April in New England can be fickle. About ten days ago, I slid to the edge of the road as I took a turn on ice covered roads on my way to work. Yesterday, I spent the day with the windows down and the sunroof open as I drove toward Western Mass in the golden glow of the April sun. Trees are preparing to burst, but for now, the green canopy of summer is still weeks away. Through fields and quaint towns, I wandered a hundred miles on winding roads. Stone walls, white steeples, and green town commons welcomed me as I drove through town after town.
My drive led to the Norman Rockwell museum in Stockbridge MA. This tiny town, memorialized on the pages of the Saturday Evening Post seems to have stood still. Main street’s buildings, gift shops, and artisans all welcomed visitors with kind greetings and celebrations of the glorious day. I enjoyed a tasty lunch under an orange umbrella in a courtyard just off the main street where a few tourists and locals gathered to enjoy the first kiss of sun on pale skin.
Once I arrived at the museum, I wandered for a while reading the placards and exploring on my own. I joined the scheduled tour as the guide led visitors through the galleries, pointing out important details in the paintings. We walked by the lunch counter where the state trooper bought the runaway a meal. We stopped to consider the little boy preparing for his vaccination in the doctor’s office. These scenes from another time, are familiar and comforting.
Paintings of homecomings after the war, of returning to civilian life, and the everyday normality of childhood and rites of passage are captured in this work.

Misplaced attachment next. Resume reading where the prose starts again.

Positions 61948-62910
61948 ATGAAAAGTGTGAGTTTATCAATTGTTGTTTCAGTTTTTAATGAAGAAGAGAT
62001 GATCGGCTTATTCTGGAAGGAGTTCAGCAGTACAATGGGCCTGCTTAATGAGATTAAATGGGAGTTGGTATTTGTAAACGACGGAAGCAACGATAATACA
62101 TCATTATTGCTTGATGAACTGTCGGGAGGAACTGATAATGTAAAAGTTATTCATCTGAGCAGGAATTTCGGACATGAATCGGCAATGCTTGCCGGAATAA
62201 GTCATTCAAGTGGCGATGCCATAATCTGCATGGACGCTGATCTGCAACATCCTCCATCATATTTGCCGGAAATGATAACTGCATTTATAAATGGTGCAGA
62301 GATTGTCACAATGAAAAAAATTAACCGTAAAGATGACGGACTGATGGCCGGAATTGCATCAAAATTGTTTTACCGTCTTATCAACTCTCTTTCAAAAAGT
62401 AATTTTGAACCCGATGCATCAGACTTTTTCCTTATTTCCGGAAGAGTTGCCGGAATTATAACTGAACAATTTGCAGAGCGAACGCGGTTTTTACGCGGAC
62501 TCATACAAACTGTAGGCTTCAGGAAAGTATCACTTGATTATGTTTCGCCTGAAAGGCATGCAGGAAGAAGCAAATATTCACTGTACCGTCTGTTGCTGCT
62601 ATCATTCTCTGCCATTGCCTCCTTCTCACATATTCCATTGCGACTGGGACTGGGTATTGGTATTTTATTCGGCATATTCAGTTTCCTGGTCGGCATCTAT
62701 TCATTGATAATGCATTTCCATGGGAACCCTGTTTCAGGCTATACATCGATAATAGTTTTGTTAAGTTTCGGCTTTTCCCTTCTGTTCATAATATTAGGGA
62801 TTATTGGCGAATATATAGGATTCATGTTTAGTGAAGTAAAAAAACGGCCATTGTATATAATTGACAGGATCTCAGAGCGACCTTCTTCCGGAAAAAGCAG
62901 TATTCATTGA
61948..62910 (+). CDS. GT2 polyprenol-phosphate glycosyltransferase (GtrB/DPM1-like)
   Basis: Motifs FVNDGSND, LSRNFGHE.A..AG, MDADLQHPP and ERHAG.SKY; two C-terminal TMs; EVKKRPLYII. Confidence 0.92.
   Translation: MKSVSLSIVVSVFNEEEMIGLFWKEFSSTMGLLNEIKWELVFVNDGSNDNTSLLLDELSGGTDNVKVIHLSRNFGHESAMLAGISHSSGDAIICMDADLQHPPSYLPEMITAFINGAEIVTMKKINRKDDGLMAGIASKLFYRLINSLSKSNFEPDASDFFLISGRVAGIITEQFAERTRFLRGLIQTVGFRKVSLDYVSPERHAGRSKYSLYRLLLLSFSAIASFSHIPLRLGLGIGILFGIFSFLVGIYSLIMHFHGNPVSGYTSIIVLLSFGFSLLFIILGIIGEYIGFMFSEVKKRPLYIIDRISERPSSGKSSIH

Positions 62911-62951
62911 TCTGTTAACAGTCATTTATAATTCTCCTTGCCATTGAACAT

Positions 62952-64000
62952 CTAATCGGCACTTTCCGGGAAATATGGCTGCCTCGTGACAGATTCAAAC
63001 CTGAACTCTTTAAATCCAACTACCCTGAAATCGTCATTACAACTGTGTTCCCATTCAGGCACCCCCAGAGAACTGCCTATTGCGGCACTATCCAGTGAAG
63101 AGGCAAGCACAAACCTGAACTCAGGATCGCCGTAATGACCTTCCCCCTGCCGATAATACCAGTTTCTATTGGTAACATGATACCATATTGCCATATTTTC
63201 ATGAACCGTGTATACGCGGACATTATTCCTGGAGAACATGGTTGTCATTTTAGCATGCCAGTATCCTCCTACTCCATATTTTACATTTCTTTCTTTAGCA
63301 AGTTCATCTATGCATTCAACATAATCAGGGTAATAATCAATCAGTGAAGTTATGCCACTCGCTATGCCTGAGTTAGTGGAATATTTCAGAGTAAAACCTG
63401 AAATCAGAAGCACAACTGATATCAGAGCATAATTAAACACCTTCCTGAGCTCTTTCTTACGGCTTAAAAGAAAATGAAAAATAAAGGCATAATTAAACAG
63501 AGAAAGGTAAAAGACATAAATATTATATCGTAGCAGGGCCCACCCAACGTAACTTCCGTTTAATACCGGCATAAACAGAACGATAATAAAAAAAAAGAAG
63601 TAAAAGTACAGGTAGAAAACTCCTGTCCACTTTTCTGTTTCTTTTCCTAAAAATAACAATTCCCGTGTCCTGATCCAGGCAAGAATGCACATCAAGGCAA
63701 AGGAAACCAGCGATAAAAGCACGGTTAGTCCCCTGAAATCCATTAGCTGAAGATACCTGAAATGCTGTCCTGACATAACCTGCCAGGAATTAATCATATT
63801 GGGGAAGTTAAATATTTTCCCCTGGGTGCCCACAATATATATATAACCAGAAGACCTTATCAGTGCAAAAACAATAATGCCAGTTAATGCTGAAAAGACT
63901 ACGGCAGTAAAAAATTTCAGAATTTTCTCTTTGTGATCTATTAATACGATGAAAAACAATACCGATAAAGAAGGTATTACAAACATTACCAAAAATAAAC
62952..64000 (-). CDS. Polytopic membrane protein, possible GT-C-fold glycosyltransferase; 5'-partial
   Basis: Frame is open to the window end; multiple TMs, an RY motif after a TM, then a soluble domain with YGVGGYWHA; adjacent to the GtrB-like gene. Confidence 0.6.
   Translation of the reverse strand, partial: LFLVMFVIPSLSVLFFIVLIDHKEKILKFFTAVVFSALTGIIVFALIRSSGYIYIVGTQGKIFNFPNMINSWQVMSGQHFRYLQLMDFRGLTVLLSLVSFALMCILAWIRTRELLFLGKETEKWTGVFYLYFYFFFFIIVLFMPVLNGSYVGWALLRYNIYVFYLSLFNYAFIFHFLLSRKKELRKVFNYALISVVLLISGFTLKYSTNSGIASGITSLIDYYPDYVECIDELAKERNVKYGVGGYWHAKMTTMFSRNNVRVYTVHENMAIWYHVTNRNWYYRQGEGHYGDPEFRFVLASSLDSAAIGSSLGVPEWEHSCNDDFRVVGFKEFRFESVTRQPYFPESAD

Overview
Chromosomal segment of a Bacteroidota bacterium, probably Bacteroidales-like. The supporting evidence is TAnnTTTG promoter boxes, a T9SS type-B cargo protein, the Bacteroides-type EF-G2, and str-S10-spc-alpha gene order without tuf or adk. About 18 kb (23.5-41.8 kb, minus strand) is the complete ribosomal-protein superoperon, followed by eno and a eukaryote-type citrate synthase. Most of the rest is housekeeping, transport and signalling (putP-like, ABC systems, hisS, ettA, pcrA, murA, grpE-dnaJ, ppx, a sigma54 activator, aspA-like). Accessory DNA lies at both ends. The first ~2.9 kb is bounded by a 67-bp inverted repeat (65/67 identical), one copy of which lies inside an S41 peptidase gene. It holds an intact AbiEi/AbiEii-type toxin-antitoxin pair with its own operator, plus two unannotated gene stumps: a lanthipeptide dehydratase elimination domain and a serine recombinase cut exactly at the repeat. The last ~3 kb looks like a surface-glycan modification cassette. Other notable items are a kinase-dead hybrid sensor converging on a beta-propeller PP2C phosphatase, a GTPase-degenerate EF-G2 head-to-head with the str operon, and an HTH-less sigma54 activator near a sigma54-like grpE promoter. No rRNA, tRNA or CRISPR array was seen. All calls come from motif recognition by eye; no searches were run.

The four freedoms, however, were the paintings I came to see. These iconic illustrations capture values close to my heart.
Freedom of Speech
Freedom of Worship
Freedom from Want
Freedom from Fear
On a dark September night in 2001, I tucked my own children into bed thinking of this illustration. In the fifty plus years between World War II and 9/11, not much had changed for fearful parents hoping to protect and preserve their children’s innocence in a scary world.
Norman Rockwell did not compete with the great masters. He told simple stories of real life through his art. He achieved his childhood dream of becoming an illustrator and he rose to the top of his profession. He noticed and celebrated the common everyday parts of life. He loved to create images that told stories of ordinary people.
Commonplaces never become tiresome. It is we who become tired when we cease to be curious and appreciative. -Norman Rockwell
As I drove back to my real life in the fading light of spring, I considered the ways that art can capture a feeling, a moment in time, or a way of seeing and hold it forever. Paintings and photographs can do this, as can sculpture and architecture. These worlds of shape and color fascinate me even if I am barely literate in their ways. I spend most of my time firmly in the world of words, but every once in a while I like to wander into these other realms. It’s good for me to remember there are many ways to see the world, to celebrate its wonder, and to create art.
This is part of my 50 before I’m 50 challenge. I hope you follow along and join in the fun!